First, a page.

“I think this is a great novel — a great story to introduce our culture to the world. Earlier, our audience can see feudal Japan through Blackthorne’s blue eyes. But this time, it is more like a novel. We tried to create the script, like not only blue eyes, but put more Japanese lens on the script and then go deeper for each character or details,” said Sanada.


Best of the East: Saudi artists on show at Riyadh’s Diriyah Contemporary Art Biennale

Best of the East: Saudi artists on show at Riyadh’s Diriyah Contemporary Art Biennale
Updated 28 February 2024
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Best of the East: Saudi artists on show at Riyadh’s Diriyah Contemporary Art Biennale

Best of the East: Saudi artists on show at Riyadh’s Diriyah Contemporary Art Biennale
  • Diriyah Contemporary Art Biennale celebrates work from around the world
  • Many pieces being shown for the first time in public

RIYADH: Work by several of the best artists from the Kingdom’s Eastern Province will be among the offerings at this year’s international Diriyah Contemporary Art Biennale in Riyadh.

Among them is Abdulrahman Al-Soliman, who has been a force in the Saudi art world for many decades. He has also written several books on the subject, including his 2000 work, “The Journey of the Saudi Fine Arts Movement.”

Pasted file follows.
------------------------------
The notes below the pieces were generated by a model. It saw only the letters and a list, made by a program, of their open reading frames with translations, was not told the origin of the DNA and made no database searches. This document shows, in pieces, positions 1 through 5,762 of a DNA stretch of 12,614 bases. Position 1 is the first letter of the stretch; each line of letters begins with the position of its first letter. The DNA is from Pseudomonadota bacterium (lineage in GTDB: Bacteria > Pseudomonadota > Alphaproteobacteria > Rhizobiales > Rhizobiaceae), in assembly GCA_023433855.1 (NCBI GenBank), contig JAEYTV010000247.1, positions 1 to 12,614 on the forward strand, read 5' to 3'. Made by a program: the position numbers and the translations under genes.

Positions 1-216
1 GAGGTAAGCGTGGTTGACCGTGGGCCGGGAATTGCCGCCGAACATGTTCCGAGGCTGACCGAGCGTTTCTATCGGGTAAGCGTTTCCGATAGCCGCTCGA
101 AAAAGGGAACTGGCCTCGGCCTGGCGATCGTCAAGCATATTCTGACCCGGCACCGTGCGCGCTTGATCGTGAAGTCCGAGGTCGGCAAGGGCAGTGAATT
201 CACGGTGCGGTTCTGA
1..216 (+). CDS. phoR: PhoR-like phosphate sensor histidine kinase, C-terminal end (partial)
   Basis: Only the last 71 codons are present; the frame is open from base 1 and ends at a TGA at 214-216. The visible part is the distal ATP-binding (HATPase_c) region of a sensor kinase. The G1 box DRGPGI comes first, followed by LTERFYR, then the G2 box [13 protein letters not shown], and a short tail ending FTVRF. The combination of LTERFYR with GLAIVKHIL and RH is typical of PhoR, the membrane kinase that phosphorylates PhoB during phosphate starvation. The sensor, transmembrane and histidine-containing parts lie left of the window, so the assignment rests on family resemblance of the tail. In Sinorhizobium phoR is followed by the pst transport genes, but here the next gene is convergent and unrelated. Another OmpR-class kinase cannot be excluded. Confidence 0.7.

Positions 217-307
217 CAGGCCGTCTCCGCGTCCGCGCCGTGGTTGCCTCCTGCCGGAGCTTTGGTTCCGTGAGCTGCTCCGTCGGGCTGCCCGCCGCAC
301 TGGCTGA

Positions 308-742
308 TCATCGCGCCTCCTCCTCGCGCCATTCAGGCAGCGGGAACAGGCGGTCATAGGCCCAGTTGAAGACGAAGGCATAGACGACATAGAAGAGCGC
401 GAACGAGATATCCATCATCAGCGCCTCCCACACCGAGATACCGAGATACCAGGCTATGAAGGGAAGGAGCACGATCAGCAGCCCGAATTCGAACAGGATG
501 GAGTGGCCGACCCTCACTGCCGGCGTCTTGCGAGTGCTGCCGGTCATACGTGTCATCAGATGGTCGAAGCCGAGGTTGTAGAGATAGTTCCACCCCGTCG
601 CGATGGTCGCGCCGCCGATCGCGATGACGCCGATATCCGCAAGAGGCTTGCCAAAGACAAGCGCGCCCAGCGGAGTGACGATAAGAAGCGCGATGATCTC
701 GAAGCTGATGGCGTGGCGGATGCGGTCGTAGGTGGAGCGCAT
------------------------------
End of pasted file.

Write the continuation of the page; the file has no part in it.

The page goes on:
At the exhibition, which has the theme “After Rain,” his series of ink drawings, titled “Palm, Bow and Fragments” (1990-91) is on show for the very first time.

Mohammad Al-Faraj. (Supplied)

Born in 1954 in Al-Ahsa, Al-Soliman told Arab News he created the collection during the Gulf War, more than 30 years ago, and that the paintings reflected the unfolding chaos that engulfed neighboring Kuwait.

“I lived with the side effects of the Kuwaiti conflict and its liberation. I started organically, I didn’t know it would become a series,” he said.

“I’ve always loved drawing since I was young, I would scribble daily, it is part of my life. At school, I was good at art only, nothing else.

Mohammad Al-Faraj. (Supplied)

“Since 1970, I have been making art. And this series on display at the biennale — some in color, some not — I rolled them up and put them aside. This is the first time anyone has seen them displayed, even my family at home didn’t see this. The curators came to my studio and selected them,” he said.

Another Eastern Province artist whose work is on show is Nabila Al-Bassam, who founded the Arab Heritage Gallery in Alkhobar in 1979. She also is also showcasing previously unseen works at the event.

“I was invited to join the biennale and said yes because I am an artist and I have a lot of artwork and no one has seen it,” she told Arab News.

Armin Linke and Ahmed Mater. (Supplied)

“I have my own gallery. It was one of the first in the Kingdom and it’s still working, so I’m very happy about it. But I don’t really exhibit a lot of my own work, I exhibit other people: Saudi artists and others who draw about the Middle East.”

Al-Bassam is a mixed-media artist who uses traditional textile-making processes to produce and create multi-layered collages. She said she was delighted to be among the artists on show.